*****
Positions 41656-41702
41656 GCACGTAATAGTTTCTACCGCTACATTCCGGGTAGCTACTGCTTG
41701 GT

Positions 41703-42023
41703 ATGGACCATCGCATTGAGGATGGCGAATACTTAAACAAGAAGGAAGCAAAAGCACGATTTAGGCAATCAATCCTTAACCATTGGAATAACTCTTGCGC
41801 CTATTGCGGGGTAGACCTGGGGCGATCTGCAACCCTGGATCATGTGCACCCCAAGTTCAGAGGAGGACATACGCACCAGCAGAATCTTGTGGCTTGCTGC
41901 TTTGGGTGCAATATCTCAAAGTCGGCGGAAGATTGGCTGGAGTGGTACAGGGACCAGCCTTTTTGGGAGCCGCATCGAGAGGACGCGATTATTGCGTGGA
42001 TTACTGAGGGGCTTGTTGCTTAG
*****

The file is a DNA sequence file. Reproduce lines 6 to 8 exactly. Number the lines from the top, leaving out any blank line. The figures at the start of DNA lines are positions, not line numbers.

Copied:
41801 CTATTGCGGGGTAGACCTGGGGCGATCTGCAACCCTGGATCATGTGCACCCCAAGTTCAGAGGAGGACATACGCACCAGCAGAATCTTGTGGCTTGCTGC
41901 TTTGGGTGCAATATCTCAAAGTCGGCGGAAGATTGGCTGGAGTGGTACAGGGACCAGCCTTTTTGGGAGCCGCATCGAGAGGACGCGATTATTGCGTGGA
42001 TTACTGAGGGGCTTGTTGCTTAG